Hi-de-hi, ho-de-ho. In the 1980s hit comedy series, they called it Maplins. You could label the latest variation on a British working-class holiday camp as Putins. It is surely the closest thing to a holiday camp for politicians. It is certainly the most expensive ever built. And there is definitely nothing working class about it.

You can buy an awful lot for $27 billion - the size of Russian President Vladimir Putin's budget for this year's Apec summit in Vladivostok in his country's far east.

You can buy seclusion. Much of the money has been spent on building a huge conference complex on Russky Island, which is now connected to the mainland by a massive new $1.3 billion suspension bridge.

The buildings will soon be transformed into a very large university. But for this weekend they will house the couple of thousand leaders, officials, diplomats and journalists who have descended on Vladivostok for the annual regional economic summit - along with hundreds of volunteers dressed in the Russian national colours of red, white and blue who are having a hard job not tripping over one another such is their number.


At Putins, the leaders of the free world and not so free world (or at least the Asian and Pacific parts of it), want for nothing. They can do what they like doing best: feeling important, manufacturing "crises" which they can then claim credit for solving, and making ego-inflating grand statements for which they will never be held to account.

Even better, there is not a demonstrator in sight to question their supposed wisdom.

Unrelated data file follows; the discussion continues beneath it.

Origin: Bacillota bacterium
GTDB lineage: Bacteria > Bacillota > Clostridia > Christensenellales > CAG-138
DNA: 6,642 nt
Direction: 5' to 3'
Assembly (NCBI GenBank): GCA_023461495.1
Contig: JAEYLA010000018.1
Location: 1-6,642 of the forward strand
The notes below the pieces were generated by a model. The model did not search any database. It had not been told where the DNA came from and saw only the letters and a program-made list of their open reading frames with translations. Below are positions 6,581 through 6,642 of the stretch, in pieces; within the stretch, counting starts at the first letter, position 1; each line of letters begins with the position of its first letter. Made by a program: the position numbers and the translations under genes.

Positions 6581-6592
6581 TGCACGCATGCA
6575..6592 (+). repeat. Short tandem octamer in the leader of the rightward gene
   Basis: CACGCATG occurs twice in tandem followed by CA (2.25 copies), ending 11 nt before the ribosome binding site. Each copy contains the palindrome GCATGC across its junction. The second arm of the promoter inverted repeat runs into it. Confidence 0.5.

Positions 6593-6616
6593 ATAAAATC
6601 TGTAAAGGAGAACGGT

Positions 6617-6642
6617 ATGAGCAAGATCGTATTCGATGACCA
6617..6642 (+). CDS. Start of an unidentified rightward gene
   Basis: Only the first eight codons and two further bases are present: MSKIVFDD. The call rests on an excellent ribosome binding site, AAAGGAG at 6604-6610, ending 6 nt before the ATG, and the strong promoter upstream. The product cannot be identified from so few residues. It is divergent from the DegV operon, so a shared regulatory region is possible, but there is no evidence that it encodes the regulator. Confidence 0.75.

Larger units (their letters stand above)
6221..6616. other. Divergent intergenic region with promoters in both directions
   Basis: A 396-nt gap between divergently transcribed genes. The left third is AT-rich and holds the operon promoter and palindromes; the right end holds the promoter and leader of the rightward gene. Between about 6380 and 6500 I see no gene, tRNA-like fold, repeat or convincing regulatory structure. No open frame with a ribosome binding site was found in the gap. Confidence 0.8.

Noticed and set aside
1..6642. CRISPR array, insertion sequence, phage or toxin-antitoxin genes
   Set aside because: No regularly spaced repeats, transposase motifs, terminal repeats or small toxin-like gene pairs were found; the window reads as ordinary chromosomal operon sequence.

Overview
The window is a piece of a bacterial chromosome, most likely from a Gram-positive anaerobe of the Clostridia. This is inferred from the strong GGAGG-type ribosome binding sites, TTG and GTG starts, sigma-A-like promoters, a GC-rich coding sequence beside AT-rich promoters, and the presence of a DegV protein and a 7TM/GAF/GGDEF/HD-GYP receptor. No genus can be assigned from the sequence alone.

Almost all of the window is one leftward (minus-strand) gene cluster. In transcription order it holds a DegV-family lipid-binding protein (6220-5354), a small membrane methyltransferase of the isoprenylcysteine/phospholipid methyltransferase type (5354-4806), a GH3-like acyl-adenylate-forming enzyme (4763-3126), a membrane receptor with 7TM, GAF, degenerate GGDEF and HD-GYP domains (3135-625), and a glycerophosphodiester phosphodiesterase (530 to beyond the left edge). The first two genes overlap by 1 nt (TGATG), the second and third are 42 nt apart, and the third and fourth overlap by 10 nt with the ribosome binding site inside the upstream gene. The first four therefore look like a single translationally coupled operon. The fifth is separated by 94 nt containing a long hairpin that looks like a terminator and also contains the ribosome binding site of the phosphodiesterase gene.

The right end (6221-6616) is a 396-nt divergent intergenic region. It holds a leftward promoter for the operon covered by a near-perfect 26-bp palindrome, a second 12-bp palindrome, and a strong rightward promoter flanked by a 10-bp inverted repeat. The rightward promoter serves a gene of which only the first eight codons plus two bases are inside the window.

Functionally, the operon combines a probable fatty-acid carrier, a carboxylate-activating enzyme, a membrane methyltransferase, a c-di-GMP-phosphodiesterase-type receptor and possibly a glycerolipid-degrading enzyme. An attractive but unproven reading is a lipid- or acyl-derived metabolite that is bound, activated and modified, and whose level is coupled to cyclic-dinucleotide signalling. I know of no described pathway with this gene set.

Indeed, protesting could be a serious hazard to your health. The island is ringed by warships and S-400 ground-to-air missile launchers, with MiG-31 fighter jets at nearby military bases on alert to scramble at the merest hint of what might look like a terrorist plot.

Little wonder that the RNZAF hired a couple of interpreters to be in the cockpit when John Key's Boeing 757 flew to Vladivostok late on Thursday night.

Such is the artificiality, it is possible to stay on Russky Island and not see anything of the real Russia, except for the antiseptic-looking new motorway from the completely renovated airport which conveniently skirts the city and meets up with the "bridge to nowhere". Barring using the credit card for the accommodation bill, you don't need money on Russky Island. Meals are free to those who are accredited to the event - breakfast, lunch and dinner.

Want to get in touch with the folks back home? Just pop into the international media centre where international calls are also free.

John Key described the complex as "super-impressive". In terms of size, he certainly got the super bit right.

There is a feeling, however, of things being rushed to meet an impossibly tight deadline. The painting and general finishing of the rooms in what will become student accommodation looks less than totally professional. At $330 a night, - the rate for Apec-ers - it is hardly a case of getting what you paid for.


Russky Island falls somewhere between being the eighth wonder of the world and the grand folly of a power-crazy individual.

But Russia's hosting of the event seems so far to be running smoothly, even if the bureaucracy intrudes at times.

This year's Apec does illustrate that Russia has made some major advances since the demise of the Soviet Union. Russky Island may feel a bit like a prison camp. But it sure beats the heck out of the Gulags.